Alternative healing methods provide hope for victims of trauma. photos by Keith Borgmeyer When we think of post-traumatic stress disorder, we often think of...
by Brenna McDermott | photos by Keith Borgmeyer
When it comes to interior decorating, Anne Tuckley makes her own rules. And she’s created a living room that combines drama and whimsy in a way that is all her own.
“In my own [home], because I’m an artist first, before a decorator, this is all just play,” Anne says. “It’s my freedom, it’s my outlet. Everything else that I do has to be for somebody else and normally a little bit more traditional.”
This was originally a beige and gray room, and last November she intended to paint just one stairwell blue. Instead, after a “wild hair,” she painted the entire living room.
When she’s decorating, Anne doesn’t always have the final look in mind. Rather, she uses inspiration boards and her own artistic talents to drive the vision as she goes.
To create her holiday mantel look, Anne hung ornaments from the ceiling with push pins and wire, and she attached ornaments to the mirror with Velcro. Next, she used lighted birch trees available in her store, Alley 108, to pull in the winter feel.
To create her main ornament piece, she hand-wired together the ornaments (a process which took about three hours) used a hot glue gun to attach ornaments to a box to maintain shape, and held the piece up on the mantle with weights.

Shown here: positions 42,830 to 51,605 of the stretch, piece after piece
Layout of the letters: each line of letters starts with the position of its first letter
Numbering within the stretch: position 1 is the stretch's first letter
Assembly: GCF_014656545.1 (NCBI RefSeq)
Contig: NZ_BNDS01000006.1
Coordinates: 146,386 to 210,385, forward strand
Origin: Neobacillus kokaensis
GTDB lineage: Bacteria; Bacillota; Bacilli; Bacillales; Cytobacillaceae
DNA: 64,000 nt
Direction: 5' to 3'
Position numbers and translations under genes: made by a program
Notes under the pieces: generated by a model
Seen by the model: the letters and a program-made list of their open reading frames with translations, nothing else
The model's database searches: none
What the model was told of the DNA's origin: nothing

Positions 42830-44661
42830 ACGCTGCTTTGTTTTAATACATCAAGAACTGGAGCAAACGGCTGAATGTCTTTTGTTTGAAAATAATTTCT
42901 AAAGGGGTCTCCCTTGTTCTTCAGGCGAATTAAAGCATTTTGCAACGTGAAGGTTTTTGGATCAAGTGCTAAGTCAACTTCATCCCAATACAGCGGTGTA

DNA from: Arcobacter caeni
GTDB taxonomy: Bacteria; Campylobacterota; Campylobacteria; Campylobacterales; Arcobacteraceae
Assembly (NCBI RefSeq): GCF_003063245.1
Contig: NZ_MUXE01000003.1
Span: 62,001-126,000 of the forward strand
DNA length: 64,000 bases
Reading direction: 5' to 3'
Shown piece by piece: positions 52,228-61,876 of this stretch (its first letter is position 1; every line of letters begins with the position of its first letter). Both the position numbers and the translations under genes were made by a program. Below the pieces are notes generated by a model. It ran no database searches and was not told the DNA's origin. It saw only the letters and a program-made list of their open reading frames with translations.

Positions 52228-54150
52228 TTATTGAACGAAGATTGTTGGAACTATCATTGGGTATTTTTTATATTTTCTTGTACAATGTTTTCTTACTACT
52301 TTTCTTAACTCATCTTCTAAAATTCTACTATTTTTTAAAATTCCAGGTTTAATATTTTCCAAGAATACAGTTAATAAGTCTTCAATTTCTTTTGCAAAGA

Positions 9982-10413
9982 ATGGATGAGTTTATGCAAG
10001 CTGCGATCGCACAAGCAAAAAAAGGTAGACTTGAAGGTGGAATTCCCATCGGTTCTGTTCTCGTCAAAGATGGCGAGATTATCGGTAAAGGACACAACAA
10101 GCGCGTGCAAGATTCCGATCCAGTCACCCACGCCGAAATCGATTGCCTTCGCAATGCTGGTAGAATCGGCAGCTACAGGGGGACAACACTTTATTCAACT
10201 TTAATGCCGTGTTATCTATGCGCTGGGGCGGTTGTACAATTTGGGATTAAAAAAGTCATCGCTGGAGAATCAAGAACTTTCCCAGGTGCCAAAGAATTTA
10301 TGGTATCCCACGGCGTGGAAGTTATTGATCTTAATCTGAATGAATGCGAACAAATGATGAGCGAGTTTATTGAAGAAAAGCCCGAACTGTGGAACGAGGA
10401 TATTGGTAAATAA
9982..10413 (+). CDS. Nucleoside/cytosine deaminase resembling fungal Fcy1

Anne’s modern style mixed with lighthearted touches makes her vision one of a kind, and clients go to Anne Tuckley Interior Design for a one-of-a-kind look.
“I ended up putting somebody’s tea set in their Christmas tree once,” Anne says. “It just made it so whimsical, so personal. I’ve put family photos, treasures, jewelry — things that you would never imagine putting in a Christmas tree, I’ve put in trees before.”
When Beverly Reid, owner of S. Stewart Home, called her friend of six years Judy Nistendirk with an invitation to decorate her mantel, Judy didn’t hesitate. “Awesome,” Judy said. “Let’s get started.”
Judy’s home style is transitional to modern, so when planning to set the mantel, Bev says she went with a “less is more” approach when brainstorming. Bev and Judy didn’t want the decorations to overpower the bold mantel, nor the piece of art that hangs above it.
They wanted to utilize elements already in Judy’s home to make the holiday décor an extension of Judy’s home style. They chose to mix greenery with mixed metals.
“I love the more unique use of greenery,” Bev says. “I didn’t want the whole thing to be about floral. I still wanted to incorporate it in a different way than what you typically see.”
Judy had purchased the votives and several vases from S. Stewart Home previously for everyday use, and they were able to incorporate several of those pieces into the décor, saving them from purchasing an entire new set of holiday items.
Other than the silver trees on the mantel, everything was purchased from Bev’s store. Judy has worked there part time for several years.
Bev constructed the main greenery piece herself, by combining strands of garland, greenery, and ornaments and attaching it with wire.
The style of a low hanging element is popular because many people mount TVs above the mantel, Bev says.
“I like that it has a combination of something new yet elegant, without being overpowering,” Judy says.